Is medical marijuana safe for children and teens? Depending on who you ask, you may get very different answers.
On one side, pro-marijuana websites, marijuana companies and dispensaries are keen to promote the numerous (often unproven) benefits of using marijuana for medical reasons. On the other side, many public health agencies, community organizations and pediatric providers warn about the risks of marijuana use during childhood and adolescence, making it quite challenging to form an unbiased opinion.…
Massachusetts is now among eight U.S. states to legalize marijuana for adult (21+) recreational use, a decision that’s created a relaxed stance on use of the drug and left many parents worried. The simple, clear and empowering message we suggest parents share with teens is that avoidance of marijuana is best and here’s why. …
Compared to 30 years ago, today’s teenagers are drinking and smoking less. If you’ve got a teenager those kinds of stats are encouraging news, but unfortunately it’s too early to let your guard down completely. According to a new study more kids are using marijuana than before and start smoking at a younger age. The cause of the spike is still unclear, but John R. Knight, MD, director of Children’s Hospital Boston’s Center for Adolescent Substance Abuse Research(CeASAR), says mixed messages about pot’s dangers are likely to play a role.
Have you found drugs in your child’s room and are unsure what to do? Here’s more advice from Dr. Knight.
To learn more about how marijuana’s softening reputation could impact your kids, read this interview with Dr. Knight. If you are concerned about your child’s substance use, contact a member of Dr. Knight’s team for help in scheduling an appointment.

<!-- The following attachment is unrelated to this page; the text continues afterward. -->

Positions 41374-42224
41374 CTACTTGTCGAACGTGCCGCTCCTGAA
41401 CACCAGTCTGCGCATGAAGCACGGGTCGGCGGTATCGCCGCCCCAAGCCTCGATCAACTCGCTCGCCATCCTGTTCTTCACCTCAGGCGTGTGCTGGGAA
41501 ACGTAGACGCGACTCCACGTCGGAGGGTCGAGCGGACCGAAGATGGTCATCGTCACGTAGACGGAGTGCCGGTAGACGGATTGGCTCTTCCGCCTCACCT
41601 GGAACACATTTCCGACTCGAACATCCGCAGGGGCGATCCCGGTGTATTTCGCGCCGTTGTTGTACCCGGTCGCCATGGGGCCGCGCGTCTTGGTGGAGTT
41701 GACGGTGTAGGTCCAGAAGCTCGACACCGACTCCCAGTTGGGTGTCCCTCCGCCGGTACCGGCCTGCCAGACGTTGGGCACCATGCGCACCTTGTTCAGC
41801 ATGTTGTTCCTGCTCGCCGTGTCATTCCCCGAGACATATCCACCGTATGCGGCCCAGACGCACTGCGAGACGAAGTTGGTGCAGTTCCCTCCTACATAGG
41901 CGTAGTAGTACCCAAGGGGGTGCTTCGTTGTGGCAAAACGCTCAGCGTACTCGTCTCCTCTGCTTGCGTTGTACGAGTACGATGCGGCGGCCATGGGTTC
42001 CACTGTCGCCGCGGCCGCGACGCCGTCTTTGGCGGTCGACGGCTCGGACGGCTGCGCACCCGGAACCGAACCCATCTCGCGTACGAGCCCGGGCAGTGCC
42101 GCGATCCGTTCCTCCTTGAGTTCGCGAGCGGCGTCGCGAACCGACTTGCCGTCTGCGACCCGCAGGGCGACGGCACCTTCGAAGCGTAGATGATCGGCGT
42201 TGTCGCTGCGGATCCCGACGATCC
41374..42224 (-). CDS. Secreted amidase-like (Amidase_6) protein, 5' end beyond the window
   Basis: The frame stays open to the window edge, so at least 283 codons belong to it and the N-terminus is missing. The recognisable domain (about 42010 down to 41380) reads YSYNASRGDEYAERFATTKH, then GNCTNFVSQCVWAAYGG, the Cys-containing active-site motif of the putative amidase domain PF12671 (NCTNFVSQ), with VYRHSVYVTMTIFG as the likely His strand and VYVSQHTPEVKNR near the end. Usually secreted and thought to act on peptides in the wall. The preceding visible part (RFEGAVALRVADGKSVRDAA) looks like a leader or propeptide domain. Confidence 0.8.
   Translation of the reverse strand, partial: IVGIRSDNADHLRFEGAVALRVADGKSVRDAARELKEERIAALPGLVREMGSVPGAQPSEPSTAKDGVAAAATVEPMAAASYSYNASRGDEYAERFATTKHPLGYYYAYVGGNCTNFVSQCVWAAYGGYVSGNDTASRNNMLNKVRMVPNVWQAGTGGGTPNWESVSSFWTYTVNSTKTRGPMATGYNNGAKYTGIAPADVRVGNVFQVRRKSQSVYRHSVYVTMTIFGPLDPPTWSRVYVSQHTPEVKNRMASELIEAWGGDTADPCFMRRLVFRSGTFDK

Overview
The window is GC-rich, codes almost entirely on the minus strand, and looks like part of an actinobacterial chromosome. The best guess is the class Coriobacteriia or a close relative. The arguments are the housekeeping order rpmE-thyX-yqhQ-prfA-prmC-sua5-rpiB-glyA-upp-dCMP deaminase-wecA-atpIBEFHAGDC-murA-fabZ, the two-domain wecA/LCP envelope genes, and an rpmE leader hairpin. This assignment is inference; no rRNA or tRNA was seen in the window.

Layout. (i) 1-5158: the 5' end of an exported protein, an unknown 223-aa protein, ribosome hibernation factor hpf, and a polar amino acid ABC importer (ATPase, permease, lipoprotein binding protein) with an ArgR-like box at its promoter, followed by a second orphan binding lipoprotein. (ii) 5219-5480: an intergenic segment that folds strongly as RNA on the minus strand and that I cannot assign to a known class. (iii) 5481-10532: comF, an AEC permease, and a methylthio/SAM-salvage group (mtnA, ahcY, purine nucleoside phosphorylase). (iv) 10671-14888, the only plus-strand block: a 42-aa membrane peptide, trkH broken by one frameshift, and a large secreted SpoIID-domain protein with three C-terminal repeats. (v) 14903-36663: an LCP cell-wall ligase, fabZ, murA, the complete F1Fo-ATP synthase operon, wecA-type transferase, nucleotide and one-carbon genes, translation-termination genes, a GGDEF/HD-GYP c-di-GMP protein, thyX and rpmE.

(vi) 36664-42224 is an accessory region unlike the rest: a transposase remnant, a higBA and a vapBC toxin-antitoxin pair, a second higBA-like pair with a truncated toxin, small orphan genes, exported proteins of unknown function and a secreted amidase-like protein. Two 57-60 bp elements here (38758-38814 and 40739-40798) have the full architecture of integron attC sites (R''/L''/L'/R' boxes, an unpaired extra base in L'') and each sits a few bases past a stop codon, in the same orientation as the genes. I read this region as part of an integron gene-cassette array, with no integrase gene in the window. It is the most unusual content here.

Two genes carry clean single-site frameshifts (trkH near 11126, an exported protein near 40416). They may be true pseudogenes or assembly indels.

Can you imagine McDonald’s targeting marijuana smokers, touting the Big Mac as a cure for the ‘munchies?’ What if Oprah opened a clinic to distribute medical marijuana in a building that looks and functions like a doctor’s office?
As unlikely as these marketing ideas may sound, they’re not far off from reality:
Last week, Jim Hagedorn, the chief executive of lawn care giant Scotts Miracle-Gro, told the Wall Street Journal that his company was interested in reaching out to medical marijuana growers as potential customers.
“I want to target the pot market,” Hagedorn said in the interview. “There’s no good reason we haven’t.”
That same afternoon, former daytime TV staple, Montel Williams, announced that he had opened a brand new Californian medical marijuana dispensary. Williams, who suffers from multiple sclerosis, says the effects of marijuana has helped ease his pain in a way traditional medication couldn’t and hopes his ‘high end’ dispensary can help remove some of the stigma around use of the drug.
So, if celebrity endorsements and corporate backing were any indication, it would appear that a significant portion of the population supports medical marijuana. Or, in the very least, support it as long as they can profit from it. …